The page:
When starting an online shop, most business owners have to decide what currency they will use on their their e-commerce website. Whether it's their national currency, a widely used international currency like the Dollar or Euro or even the new kids on the block-chain (Bitcoin, Ethereum and the like), merchants have to decide which - or which combination of these - best suits their business and their clients.
Know Your Customer!
The first question any website owner must find the answer to is "Who is their target audience?". For example, an Austrian merchant that has a website used mostly by customers in the USA, will most probably decide to display their prices in USD rather than their national currency; this is why the first step in deciding what currency you will use on your e-shop is knowing your customers.
Based on the ecommerce platform that you use for your e-shop, you might be given the option to display the prices of your products in the local currency of the customer depending on their location, but you should keep in mind that even if you display your prices in 10 available currencies, if your payment provider does not offer you the option to process all those currencies, then the price will be subject to foreign currency exchange when the payment is made, and because of the additional charges, the amount displayed on your website will differ from the amount charged on your customer’s credit card. This usually leads to complaints or unnecessary refund requests.
If you find yourself in this situation, make sure that you inform your customers upfront about the possible differences in displayed versus charged prices due to the FX conversion fees.
Is it better to display the prices in my or my customer’s local currency?
If your business' local currency is a popular one, then you can list your prices using this currency, as clients will understand that you are not based in their country, they will recognise your currency and will expect a conversion rate to be applied when their credit card will be charged.
Most clients will recognise USD, EUR or GBP as they are widely spread currencies, and it's possible that they have used them previously to make purchases online.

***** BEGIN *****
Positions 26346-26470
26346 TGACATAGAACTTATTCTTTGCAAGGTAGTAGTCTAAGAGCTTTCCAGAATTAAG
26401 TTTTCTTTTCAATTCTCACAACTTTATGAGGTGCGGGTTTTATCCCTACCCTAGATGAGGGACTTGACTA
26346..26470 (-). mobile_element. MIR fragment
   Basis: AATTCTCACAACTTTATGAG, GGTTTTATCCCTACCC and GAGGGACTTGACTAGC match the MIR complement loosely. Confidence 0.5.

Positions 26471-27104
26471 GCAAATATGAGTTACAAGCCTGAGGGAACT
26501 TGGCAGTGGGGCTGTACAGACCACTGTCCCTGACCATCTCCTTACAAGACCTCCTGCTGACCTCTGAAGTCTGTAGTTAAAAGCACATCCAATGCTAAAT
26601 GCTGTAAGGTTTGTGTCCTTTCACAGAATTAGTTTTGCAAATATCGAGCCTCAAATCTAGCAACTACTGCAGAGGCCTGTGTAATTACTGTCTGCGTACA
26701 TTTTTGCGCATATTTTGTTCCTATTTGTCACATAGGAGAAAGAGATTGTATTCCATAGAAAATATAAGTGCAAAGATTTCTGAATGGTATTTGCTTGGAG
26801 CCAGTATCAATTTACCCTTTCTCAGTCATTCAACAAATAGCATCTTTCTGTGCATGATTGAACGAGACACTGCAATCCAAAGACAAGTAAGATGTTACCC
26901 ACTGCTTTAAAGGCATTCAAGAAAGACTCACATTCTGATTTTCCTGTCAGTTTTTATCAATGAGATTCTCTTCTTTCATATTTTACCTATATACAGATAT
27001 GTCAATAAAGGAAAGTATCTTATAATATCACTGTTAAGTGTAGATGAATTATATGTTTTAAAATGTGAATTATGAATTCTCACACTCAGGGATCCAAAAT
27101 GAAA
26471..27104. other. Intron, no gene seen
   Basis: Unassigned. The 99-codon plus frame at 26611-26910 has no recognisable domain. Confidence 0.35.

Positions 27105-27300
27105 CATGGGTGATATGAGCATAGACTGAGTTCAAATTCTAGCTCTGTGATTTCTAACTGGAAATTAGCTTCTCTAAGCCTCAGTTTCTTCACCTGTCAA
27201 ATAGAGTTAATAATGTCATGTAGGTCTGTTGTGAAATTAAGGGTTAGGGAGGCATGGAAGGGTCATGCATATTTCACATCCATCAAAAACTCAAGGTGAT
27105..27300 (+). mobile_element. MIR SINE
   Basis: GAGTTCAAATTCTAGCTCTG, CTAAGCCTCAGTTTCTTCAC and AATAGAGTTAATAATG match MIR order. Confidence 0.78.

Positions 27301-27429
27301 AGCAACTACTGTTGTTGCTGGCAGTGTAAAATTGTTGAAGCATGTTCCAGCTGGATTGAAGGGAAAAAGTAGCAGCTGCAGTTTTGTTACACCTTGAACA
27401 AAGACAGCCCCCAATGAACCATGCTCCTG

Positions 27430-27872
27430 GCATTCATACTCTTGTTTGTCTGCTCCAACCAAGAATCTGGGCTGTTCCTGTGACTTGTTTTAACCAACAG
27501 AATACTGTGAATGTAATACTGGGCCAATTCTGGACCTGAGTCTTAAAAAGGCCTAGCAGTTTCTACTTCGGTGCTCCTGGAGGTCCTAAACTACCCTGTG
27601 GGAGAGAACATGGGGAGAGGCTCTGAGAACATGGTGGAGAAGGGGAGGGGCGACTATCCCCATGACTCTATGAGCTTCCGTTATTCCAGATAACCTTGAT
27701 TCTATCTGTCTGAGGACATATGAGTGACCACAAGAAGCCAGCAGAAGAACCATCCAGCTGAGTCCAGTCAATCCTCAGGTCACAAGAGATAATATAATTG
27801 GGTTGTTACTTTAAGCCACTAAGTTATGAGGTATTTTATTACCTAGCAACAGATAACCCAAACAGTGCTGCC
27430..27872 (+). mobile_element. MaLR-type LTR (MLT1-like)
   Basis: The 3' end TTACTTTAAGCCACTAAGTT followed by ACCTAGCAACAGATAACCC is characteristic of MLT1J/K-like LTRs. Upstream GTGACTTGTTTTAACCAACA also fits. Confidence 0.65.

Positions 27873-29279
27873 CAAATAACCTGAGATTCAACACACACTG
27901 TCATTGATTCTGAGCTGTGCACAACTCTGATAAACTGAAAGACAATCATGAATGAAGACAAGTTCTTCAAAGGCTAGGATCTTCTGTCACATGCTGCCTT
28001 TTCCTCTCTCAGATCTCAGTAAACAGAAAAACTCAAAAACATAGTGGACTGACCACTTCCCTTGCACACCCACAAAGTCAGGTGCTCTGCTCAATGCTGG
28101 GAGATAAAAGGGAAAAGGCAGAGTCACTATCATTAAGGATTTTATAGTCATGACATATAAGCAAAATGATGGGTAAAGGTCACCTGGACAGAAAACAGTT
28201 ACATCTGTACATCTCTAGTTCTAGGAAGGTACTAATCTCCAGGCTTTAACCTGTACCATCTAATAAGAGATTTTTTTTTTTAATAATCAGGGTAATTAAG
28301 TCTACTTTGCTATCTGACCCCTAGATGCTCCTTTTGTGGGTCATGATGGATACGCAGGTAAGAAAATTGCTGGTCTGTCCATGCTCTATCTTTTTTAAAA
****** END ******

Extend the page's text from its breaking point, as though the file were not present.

Let’s say an Australian customer wants to purchase a ticket from Spain to Hungary using a European airline. They will not think twice about the EUR currency that they are presented with when they try to book the ticket using a Spanish ticket agency, as EUR is a well known currency. A similar scenario will not play as smoothly if the ticket is purchased through a Hungarian agency that uses HUF (their local currency) to display the price and charge the customer; the client will most likely think twice about making the purchase, will try to convert the price to see how much he will be charged and will probably lose interest and use a Spanish agency that charges EUR and provides him with a similar ticket for a price that they can understand.
So it is ok to display the prices in your local currency if it is a well known one, or you're only selling to the local market. Alternatively, if you are based in a country that uses a less common currency, you may choose to show the total value of the cart in both your currency and an approximation of the amount in either the customer’s currency or a widely spread currency like USD or EUR.
Which currency should I use when charging my clients?
The second part of the currency debate is related to the currency that will be used when the client is charged, and it is an important issue as it will determine the payment processor that you should go for as it has to have that particular currency in their portfolio.
For obvious reasons, customers would prefer to be charged the same currency that their credit or debit card is issued in, as this way the will know exactly the amount that will be charged to their card and will not be applied any FX fees. Mostly that will be the case if the currency of the online shop is within the currency list provided by the payment processor and is also the same currency that the card was issued in.
Fun fact: many users will feel more comfortable seeing and paying in their local currency, even if that means ultimately paying more for the same product. This is where the Dynamic Currency Conversion kicks in. Some large retailers employ this mechanic by using a third party foreign currency exchanger to display and charge the price in the user's local currency (while applying a hefty exchange rate). However, this is something we generally don't recommend as it's trading user loyalty for short term wins.
What we DO recommend is to find and use a payment provider that can process payments in your user's local currency. This has its advantage on the user's side and increases conversion rate. Being able to settle funds to your account in that same currency will avoid the FX rate applied, and here you are in advantage. Alternatively, if volume wise it doesn't make sense to open accounts in all currencies you sell in, make sure that your payment provider has transparent FX rates and fees.
Ask your payment provider about their processing and settlement currencies
As a merchant, you should make sure that your payment provider offers the processing and settlement currencies that you need (the settlement currency is the currency that will be used when the funds will be transferred in the merchant’s bank account).
Also ask your payment provider about the exchange rates used when converting foreign currencies to your settlement currency, this way you will be well informed and will be able to adjust your prices in order to still make a profit when selling your products.